By Frank Hubbell, DO
There are quite a few foods that we commonly eat that contain potentially lethal toxins. Fortunately, they are in trace quantities, and our liver is generally able to detoxify them before they can cause us any harm.
One particular toxin that is found in a variety of foods is amygdalin, a cyanogenic glycoside that is metabolized into hydrogen cyanide (HCN). Egads! CYANIDE– that could kill you!
Cyanide can be found in the following seeds and foods:
Apple seeds Cherry pits
Peach pits Apricot pits
Almonds Lima beans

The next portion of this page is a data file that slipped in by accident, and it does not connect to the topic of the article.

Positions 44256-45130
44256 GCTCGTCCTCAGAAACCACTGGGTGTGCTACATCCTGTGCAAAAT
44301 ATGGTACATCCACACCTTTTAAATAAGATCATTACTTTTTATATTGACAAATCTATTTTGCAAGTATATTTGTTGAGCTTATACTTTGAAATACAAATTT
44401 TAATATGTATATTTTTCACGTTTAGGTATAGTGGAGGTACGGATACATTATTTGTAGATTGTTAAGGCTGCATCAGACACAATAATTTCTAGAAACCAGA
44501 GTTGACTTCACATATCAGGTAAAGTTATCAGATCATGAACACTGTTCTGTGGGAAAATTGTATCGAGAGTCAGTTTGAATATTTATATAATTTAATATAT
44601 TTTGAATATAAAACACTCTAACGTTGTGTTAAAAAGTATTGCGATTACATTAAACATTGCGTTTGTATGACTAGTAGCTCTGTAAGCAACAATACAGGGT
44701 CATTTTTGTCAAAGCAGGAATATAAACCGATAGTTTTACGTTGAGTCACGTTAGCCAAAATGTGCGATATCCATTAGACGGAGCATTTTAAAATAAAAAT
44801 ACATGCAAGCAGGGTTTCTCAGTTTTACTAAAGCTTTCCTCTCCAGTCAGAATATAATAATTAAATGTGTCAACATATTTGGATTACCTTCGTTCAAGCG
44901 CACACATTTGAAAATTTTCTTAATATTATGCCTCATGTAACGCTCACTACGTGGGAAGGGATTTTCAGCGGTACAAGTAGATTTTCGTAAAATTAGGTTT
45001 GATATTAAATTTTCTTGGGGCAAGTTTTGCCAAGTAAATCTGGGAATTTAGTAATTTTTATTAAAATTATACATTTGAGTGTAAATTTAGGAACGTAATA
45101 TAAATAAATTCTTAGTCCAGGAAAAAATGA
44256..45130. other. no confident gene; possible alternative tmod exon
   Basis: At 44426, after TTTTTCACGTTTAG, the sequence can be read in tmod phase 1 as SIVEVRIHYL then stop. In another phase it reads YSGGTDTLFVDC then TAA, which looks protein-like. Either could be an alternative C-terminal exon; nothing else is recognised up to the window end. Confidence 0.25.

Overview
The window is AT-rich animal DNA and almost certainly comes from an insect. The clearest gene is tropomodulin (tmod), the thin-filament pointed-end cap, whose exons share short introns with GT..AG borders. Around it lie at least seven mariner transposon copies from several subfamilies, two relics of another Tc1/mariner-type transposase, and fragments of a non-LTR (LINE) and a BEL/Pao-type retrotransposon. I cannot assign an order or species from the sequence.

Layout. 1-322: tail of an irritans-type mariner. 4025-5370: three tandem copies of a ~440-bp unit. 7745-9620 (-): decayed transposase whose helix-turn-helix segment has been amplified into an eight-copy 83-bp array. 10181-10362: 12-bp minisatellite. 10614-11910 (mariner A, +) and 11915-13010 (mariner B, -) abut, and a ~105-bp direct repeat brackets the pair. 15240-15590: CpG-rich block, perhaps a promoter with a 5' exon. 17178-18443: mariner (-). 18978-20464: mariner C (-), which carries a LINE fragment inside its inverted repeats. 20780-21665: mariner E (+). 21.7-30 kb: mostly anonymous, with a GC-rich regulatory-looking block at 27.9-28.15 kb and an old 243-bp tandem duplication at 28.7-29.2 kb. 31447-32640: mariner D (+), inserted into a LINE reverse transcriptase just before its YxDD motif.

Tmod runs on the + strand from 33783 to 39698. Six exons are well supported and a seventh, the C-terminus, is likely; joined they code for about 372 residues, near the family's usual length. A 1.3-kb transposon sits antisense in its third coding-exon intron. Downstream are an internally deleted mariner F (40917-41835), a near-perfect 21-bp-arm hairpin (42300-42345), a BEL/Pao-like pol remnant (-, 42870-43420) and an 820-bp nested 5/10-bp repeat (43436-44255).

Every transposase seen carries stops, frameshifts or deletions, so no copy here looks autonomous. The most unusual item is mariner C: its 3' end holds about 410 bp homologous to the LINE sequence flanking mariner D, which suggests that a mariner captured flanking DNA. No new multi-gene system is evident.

Cassava root = tapioca, manioc, yuca
The questions are where does the cyanide come from, and why it is in these seeds, fruits, or vegetables?
Some plants have the ability to fix nitrogen to carbon with a triple bond, making hydrogen cyanide = HCN, one hydrogen atom, one carbon atom, and one nitrogen atom. Of course at this point, you’re wondering why aren’t all plants potentially cyanide carriers. The plants have to have the enzymes necessary to carry out these chemical reactions and it has to be able to store the hydrogen cyanide without harming itself.